The role of host-derived tissue factor (TF) in tumor growth, angiogenesis, and metastasis has hitherto been unclear and was investigated in this study.
Methods and Results—
We compared tumor growth, vascularity, and responses to cyclophosphamide (CTX) of tumors in wild-type (wt) mice, or in animals with TF levels reduced by 99% (low-TF mice). Global growth rate of 3 different types of transplantable tumors (LLC, B16F1, and ES teratoma) or metastasis were unchanged in low-TF mice. However, several unexpected tumor/context-specific alterations were observed in these mice, including: (1) reduced tumor blood vessel size in B16F1 tumors; (2) larger spleen size and greater tolerance to CTX toxicity in the LLC model; (3) aborted tumor growth after inoculation of TF-deficient tumor cells (ES TF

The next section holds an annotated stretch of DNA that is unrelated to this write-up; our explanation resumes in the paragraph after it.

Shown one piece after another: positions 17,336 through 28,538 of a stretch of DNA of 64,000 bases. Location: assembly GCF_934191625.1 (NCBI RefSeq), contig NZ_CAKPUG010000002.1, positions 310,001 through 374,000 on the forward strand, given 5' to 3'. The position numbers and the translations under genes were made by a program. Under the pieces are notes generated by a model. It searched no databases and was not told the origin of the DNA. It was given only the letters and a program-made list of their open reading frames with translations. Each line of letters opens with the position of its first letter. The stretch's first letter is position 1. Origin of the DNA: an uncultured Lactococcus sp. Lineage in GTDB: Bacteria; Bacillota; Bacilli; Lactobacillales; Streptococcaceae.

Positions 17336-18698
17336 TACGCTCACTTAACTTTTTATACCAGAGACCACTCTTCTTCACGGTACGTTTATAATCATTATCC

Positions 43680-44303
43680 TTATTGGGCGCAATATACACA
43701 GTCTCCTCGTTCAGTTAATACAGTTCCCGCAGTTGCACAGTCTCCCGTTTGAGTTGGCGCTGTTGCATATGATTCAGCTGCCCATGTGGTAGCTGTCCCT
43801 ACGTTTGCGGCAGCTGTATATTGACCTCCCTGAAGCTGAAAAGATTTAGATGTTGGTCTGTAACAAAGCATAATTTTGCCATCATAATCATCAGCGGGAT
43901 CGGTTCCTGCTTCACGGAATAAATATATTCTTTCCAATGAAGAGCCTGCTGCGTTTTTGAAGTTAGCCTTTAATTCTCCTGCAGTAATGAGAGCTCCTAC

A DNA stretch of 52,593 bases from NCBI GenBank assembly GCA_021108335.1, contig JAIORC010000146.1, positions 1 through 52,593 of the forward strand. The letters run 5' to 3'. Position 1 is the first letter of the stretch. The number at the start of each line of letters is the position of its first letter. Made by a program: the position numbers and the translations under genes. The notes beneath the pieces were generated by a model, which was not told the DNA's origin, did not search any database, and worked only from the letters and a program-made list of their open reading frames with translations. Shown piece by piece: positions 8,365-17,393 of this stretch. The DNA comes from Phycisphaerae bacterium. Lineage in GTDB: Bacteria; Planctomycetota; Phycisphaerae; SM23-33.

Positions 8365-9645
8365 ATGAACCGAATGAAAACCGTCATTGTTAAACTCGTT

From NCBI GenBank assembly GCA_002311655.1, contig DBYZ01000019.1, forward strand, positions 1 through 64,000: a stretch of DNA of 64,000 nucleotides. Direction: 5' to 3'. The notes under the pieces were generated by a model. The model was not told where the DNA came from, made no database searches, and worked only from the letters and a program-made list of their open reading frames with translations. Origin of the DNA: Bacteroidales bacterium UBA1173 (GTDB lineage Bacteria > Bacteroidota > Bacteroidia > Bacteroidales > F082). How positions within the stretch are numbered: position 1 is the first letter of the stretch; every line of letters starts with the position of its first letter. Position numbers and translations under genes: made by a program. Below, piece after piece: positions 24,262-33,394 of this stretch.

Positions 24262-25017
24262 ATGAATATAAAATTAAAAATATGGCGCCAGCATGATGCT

) in low-TF mice. TF-deficient tumor cells grew readily in mice with normal TF levels and attracted exclusively host-related blood vessels (without vasculogenic mimicry). We postulate that this complementarity may result from tumor-vascular transfer of TF-containing microvesicles, as we observed such transfer using human cancer cells (A431) and mouse endothelial cells, both in vitro and in vivo.
Our study points to an important but context-dependent role of host TF in tumor formation, angiogenesis and therapy.